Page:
Work to begin on Arklow waste-water plant ‘early next year’

Raw sewage still flows down river in the centre of the town after three decades of planning rows

A 30-year campaign divided Arklow  between those who favoured the original location for the waste-water treatment plant and those who wanted Seabank because it was further out of town

A 30-year campaign divided Arklow between those who favoured the original location for the waste-water treatment plant and those who wanted Seabank because it was further out of town

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Retired Arklow councillor Nancy Quinn has a good head for dates. She remembers the waste-water treatment plant proposed for her Wicklow town when it was included in a plan drawn up in 1988.

More than 30 years on, she remembers one of the longest planning battles in the State’s history, which saw townspeople bitterly divided about where the necessary plant should go.

Today raw sewage continues to flow into the Avoca river through the town centre. “Everybody wanted it [the plant], there was no issue,” the former Green Party councillor remembers.

The plant was to have been located on the town’s north docks, though in 1993 everything changed and it was decided that it should be built in Seabank. Then locals divided, and sharply.

A 30-year campaign followed that divided the town between those who favoured the original location and those who wanted Seabank because it was further out of town.

Some locals formed the Arklow Action Group to appeal Wicklow County Council’s decision to shift to Seabank, including the environmental group Coastwatch.

“The plant was very much needed but [not] for a vulnerable site like Seabank,” says Coastwatch’s Karin Dubsky, because Seabank was threatened by erosion and was home to the very rare Moore’s horsehair.

In 2004 a Bord Pleanála hearing heard that a petition in favour of Seabank – said to contain the signatures of 4,500 people or 99 per cent of the town’s adults – actually contained 3,035 signatures.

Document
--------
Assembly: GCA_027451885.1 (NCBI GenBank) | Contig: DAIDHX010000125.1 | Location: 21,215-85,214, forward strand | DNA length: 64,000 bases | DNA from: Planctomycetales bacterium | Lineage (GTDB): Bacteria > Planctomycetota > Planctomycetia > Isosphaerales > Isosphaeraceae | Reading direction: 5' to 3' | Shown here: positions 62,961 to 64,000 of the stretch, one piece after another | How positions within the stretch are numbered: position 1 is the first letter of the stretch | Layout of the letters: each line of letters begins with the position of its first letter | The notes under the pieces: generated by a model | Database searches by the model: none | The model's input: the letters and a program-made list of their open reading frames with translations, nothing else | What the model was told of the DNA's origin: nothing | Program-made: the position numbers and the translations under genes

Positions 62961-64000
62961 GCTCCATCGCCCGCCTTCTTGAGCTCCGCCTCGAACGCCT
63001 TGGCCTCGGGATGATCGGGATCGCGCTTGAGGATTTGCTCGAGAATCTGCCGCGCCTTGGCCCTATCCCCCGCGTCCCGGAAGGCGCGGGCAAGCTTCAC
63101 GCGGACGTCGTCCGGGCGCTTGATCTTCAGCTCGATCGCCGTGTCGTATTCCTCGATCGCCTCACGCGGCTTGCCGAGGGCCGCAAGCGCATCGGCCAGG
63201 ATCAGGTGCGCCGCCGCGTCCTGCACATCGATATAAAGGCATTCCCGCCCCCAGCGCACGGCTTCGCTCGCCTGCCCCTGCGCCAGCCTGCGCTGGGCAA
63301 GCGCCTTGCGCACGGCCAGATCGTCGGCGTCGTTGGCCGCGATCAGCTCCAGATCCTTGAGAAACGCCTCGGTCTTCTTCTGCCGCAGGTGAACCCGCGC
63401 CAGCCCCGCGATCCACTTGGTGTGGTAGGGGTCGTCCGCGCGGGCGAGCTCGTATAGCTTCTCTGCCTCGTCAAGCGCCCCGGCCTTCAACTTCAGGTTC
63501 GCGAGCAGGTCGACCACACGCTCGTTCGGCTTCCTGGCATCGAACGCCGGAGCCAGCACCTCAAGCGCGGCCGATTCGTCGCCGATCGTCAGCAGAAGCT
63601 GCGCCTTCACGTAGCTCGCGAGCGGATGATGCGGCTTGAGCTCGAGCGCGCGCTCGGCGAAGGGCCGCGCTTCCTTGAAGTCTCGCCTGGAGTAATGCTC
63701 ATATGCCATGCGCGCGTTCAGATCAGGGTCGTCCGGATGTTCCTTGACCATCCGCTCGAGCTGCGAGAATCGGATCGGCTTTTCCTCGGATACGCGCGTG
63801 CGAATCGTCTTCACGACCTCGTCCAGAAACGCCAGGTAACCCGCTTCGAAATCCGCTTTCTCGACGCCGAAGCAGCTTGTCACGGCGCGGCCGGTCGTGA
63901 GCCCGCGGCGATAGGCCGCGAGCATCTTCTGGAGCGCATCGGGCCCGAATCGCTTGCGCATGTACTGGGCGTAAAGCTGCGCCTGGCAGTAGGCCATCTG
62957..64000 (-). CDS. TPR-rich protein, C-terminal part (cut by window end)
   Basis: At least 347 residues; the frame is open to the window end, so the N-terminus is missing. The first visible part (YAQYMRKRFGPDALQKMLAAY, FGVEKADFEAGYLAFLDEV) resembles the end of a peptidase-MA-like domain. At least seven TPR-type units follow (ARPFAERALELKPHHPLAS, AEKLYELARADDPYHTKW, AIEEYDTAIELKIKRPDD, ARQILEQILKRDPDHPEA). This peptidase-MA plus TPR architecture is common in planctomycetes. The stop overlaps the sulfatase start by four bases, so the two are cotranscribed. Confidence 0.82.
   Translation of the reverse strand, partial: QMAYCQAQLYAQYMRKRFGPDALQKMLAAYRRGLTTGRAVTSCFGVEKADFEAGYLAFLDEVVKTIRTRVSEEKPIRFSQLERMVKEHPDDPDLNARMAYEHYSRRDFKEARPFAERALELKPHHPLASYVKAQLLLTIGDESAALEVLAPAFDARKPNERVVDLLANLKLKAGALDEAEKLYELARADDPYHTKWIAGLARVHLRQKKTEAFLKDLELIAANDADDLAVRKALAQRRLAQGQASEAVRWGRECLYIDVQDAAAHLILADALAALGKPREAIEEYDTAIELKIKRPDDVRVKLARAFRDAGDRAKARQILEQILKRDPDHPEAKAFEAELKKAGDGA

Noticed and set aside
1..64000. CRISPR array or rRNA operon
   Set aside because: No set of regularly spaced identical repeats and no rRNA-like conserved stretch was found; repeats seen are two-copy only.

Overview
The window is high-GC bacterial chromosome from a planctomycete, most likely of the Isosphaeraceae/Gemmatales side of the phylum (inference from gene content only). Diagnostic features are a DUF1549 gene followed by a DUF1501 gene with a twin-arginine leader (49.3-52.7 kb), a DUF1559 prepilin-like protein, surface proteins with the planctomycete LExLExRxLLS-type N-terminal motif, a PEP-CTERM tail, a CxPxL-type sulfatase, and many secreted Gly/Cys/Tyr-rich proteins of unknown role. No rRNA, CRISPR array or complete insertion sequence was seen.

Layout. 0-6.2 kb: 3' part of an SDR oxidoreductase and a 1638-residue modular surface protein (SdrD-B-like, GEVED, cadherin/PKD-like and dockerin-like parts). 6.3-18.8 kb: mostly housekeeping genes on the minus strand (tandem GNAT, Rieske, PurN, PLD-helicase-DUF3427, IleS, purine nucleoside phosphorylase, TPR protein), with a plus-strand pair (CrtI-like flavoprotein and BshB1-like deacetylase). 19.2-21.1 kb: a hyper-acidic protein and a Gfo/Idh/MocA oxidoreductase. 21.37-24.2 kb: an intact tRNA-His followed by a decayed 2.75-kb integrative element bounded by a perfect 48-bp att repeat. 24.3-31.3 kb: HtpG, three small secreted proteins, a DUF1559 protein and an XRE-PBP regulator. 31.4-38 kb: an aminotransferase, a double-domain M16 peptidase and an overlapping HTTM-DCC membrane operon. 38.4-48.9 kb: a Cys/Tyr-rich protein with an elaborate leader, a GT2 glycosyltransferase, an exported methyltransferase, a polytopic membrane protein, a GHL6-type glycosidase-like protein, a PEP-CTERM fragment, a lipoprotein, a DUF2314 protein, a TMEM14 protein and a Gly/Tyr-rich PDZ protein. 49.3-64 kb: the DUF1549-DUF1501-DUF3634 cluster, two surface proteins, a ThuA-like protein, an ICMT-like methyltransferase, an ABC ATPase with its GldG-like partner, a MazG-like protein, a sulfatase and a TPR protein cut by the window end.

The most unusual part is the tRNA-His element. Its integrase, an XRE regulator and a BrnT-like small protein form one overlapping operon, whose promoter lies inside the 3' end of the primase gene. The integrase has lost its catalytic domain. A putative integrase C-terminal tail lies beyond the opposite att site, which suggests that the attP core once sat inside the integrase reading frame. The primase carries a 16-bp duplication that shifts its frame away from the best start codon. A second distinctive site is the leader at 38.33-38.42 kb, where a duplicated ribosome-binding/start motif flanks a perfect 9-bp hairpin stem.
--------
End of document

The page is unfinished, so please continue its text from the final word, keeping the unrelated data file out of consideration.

Some names were signed up 16 times. Even Hollywood character “Forest Gump” found a place on the list. “It was bitter, it was very divisive. Those of us who opposed were portrayed as a lunatic fringe,” says Ms Quinn.

Despite the erosion fears and the threat to the Moore’s horsehair, the Arklow Action Group lost its appeal, and the plant was given the green light in January 2005.

That December, however, a caravan park company based near Seabank went to the High Court claiming the beach and sand dunes would be damaged by a Seabank treatment plant.

Legal battle

In 2010 Arklow Town Council said it would press ahead with the scheme, then valued at €35 million, after winning the legal battle which went all the way to the Supreme Court.

“But Seabank is gone now. It was washed away. We told them the coast was eroding. Nobody was against the sewage treatment plant; it was in the wrong place. If they had built it it would be gone by now,” says Quinn.

Irish Water is finally preparing to build a treatment plant early next year near the original site proposed in 1988 on the north docks at the old Wallboard site at Ferrycarrig.

Approval has been secured, a contractor appointed and construction will begin “early next year” and take care of the needs of 36,000 people when it is completed.